"The Woodspurge" and "A Birthday" Compare and Contrast

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  • Topic: Dante Gabriel Rossetti, Christina Rossetti, Poetry
  • Pages : 2 (543 words )
  • Download(s) : 404
  • Published : November 15, 2012
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Christina Rossetti’s “A Birthday” and Dante Gabriel Rossetti’s “The Woodspurge” describe two emotions that are at opposite ends of the spectrum. In, “A Birthday”, the narrator expresses her sheer bliss and happiness of finding her love. On the other hand, “The Woodspurge”, illustrates the darkness that grief can bring into your life, no matter the reason. The authors of these compositions were, in fact, family. Brother and sister to be exact.

Christina Rossetti’s “A Birthday” is begins with the declaration “My heart is like a singing bird…”. This statement creates very strong imagery for the readers and sets the mood of the poem straight away. The diction that Miss Rossetti uses is very complex and is a mixture of manmade and nature related definitions. The word choice is also very symbolic. Each line is consumed with hidden meanings, i.e. “My heart is like an apple tree/ Whose boughs are bent with thickset fruit”. The symbolism has many interpretations, i.e. “Carve it in doves and pomegranates” has many different meanings. Two of the most common, fertility and death, have two very opposite emotions that are attached to them. Fertility is thought of with joy and means for celebration, while death is unwelcomed and means for grief. The two stanzas of the poem have some major distinctions. The first stanza focuses on using nature related diction and imagery, while the second uses words that represent man made luxuries and general opinions.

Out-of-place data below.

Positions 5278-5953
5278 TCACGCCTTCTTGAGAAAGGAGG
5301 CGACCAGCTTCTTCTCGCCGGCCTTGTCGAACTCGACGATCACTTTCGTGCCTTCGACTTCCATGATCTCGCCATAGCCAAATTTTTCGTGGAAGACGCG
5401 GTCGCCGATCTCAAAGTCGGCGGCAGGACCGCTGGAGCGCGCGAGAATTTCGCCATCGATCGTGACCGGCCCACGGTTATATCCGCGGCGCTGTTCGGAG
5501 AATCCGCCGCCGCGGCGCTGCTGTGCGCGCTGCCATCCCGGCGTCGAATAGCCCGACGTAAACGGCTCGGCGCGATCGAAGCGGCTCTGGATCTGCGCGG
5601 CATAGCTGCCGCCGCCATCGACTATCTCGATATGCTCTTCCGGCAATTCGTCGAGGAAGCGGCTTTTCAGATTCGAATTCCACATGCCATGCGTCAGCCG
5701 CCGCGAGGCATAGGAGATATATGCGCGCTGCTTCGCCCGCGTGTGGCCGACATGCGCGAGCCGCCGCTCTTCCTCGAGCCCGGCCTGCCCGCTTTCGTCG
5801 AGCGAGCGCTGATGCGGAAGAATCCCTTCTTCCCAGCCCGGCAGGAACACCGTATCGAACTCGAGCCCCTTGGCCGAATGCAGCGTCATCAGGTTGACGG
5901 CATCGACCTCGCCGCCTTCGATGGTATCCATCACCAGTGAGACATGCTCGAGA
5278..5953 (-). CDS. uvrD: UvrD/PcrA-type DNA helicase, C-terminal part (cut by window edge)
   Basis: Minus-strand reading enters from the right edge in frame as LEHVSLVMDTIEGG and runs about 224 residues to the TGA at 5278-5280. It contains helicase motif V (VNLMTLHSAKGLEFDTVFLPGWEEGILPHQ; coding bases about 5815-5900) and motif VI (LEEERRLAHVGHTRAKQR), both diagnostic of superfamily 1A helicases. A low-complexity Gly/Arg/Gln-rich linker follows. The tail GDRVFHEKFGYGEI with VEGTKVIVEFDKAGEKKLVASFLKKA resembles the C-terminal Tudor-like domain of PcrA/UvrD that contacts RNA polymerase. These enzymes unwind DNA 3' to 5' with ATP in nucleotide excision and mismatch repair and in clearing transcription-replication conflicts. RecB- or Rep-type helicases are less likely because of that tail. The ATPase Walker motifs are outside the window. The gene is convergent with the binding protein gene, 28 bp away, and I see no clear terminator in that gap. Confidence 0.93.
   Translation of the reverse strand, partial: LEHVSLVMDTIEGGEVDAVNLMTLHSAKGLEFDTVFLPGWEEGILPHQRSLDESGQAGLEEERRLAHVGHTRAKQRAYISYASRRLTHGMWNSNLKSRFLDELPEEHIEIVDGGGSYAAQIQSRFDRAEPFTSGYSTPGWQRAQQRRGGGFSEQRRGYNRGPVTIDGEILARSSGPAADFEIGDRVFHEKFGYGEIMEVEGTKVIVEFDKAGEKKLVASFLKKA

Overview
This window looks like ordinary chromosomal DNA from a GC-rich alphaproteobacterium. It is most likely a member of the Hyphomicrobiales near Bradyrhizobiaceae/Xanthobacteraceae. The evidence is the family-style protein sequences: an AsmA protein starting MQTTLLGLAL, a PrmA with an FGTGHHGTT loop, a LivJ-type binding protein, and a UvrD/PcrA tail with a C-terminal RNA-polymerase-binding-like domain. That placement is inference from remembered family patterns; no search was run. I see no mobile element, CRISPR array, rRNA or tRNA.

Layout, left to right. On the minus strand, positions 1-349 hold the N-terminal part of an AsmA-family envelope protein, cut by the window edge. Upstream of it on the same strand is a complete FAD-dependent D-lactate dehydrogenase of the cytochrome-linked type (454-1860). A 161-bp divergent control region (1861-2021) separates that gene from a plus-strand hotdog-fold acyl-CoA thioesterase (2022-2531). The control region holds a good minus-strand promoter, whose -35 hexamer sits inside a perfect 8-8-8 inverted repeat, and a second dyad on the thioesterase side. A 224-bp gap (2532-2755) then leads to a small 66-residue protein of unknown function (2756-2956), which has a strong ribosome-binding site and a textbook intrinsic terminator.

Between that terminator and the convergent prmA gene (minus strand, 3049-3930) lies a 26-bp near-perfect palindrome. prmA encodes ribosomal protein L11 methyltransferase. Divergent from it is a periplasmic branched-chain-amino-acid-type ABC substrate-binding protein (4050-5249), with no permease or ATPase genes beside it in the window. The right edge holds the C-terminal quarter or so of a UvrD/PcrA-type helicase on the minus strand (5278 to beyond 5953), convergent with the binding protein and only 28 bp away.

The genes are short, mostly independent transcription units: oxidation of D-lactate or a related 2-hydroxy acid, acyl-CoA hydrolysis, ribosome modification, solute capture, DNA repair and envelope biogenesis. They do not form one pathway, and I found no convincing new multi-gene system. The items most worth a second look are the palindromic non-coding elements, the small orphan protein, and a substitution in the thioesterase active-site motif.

Dante Gabriel Rossetti’s “The Woodspurge” is describes a grief stricken narrator in an outdoor setting. When the poem begins, the narrator is wandering in whatever direction the wind blows him, until the wind stops and he sits down. He sits there until he opens his eyes and there are weeds within his view. Among them, he sees a Woodspurge and it leaves a lasting impression on him. Mr. Gabriel uses very simple diction, but the order in which he puts them is complex. The words are monosyllabic and...
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